Last year, Ventura won a ruling for $1.8 million in defamation damages and profits from the sale of Kyle’s book, “American Sniper,” on which the movie was based.
Ventura challenged a chapter in the book that described a confrontation Kyle had with an unnamed celebrity at a California bar in 2006. In the chapter, Kyle describes the confrontation, in which the celebrity disparaged the Navy SEALs, telling him, “You deserve to lose a few,” and that Kyle ended up punching the man out; Kyle later identified that figure as Ventura.
Kyle was shot and killed at a shooting range in Texas in 2013.
In an amicus brief that the studios and media companies filed in the U.S. Court of Appeals in Minneapolis, First Amendment attorney Floyd Abrams challenges the jury’s award of profits from the sale of the book “American Sniper,” saying that it has “no foundation in the common law.” The jury awarded $1.3 million in profits from the sale of the book, and $500,000 in damages for the defamation claim.
Abrams argues that the law of libel “has been clear that while an award of damages could be awarded to victims of libel, the awards would be limited to the recovery of money for the injuries said to have been sustained by plaintiffs and not for amounts claimed to have been received by defendants.”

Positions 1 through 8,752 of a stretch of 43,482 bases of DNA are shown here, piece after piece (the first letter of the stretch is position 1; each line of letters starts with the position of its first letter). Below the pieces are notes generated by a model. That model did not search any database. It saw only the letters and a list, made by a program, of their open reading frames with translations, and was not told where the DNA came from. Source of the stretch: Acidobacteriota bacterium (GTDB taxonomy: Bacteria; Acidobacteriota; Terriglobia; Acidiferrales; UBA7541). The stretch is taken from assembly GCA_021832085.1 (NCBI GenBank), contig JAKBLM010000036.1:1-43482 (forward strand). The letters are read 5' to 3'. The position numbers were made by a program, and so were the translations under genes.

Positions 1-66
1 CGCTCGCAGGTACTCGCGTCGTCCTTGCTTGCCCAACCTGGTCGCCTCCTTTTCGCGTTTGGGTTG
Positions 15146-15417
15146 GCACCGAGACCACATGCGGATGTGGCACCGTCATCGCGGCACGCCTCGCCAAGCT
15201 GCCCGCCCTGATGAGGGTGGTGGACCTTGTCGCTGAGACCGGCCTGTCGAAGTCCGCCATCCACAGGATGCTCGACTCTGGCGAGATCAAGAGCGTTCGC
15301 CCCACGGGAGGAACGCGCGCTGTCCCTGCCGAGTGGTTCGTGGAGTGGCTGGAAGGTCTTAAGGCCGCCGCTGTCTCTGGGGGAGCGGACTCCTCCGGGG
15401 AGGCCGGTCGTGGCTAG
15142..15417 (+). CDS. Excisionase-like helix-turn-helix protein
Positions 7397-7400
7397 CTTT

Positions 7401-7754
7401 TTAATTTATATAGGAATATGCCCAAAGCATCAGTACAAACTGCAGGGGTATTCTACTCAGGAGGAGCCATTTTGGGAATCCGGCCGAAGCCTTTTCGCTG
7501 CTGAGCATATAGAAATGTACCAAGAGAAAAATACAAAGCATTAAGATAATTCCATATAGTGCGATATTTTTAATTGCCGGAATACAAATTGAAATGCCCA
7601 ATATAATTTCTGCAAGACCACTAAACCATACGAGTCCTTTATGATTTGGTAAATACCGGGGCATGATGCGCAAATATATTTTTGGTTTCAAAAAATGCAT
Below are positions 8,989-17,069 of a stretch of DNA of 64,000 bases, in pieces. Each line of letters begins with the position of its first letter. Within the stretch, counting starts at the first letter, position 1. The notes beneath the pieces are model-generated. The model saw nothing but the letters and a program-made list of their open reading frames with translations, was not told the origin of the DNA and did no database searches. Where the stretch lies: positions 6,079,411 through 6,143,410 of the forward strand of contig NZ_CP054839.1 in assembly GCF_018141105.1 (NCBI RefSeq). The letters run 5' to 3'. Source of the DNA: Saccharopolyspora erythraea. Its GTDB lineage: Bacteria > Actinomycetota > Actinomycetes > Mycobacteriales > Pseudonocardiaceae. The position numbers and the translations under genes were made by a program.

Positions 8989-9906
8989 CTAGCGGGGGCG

“An award of profits has nothing to do with the harm suffered by the plaintiff; it is punishment, plain and simple,” Abrams wrote in the brief. “And given the lack of proportion between the offending passage and the book as a whole, in this case it is clear that includes punishment of wholly protected speech.”
He also noted that the state of Minnesota, where the trial was held, views an award of profits as punitive. Yet no punitive damage claim was submitted to the jury, and “none could have been because punitive damages are not permitted against an estate.”
“Yet under the guise of an unjust enrichment claim, they were effectively and improperly awarded here,” he wrote.
Companies signing on to the brief include A&E Television Networks, Buzzfeed, Cox Media Group, E.W. Scripps Co., Gannett Media, Gawker, Hachette, Hearst Corp., the New York Times Co. and Time Inc.
In a statement, the MPAA said that the amicus brief “aims to insure that the law of defamation does not impinge on First Amendment rights” and “is just another example of our industry’s longstanding commitment to the protection of free speech rights of all creators and storytellers.”
Ventura also filed a claim against the book’s publisher, HarperCollins, but that proceeding is on hold pending appeal.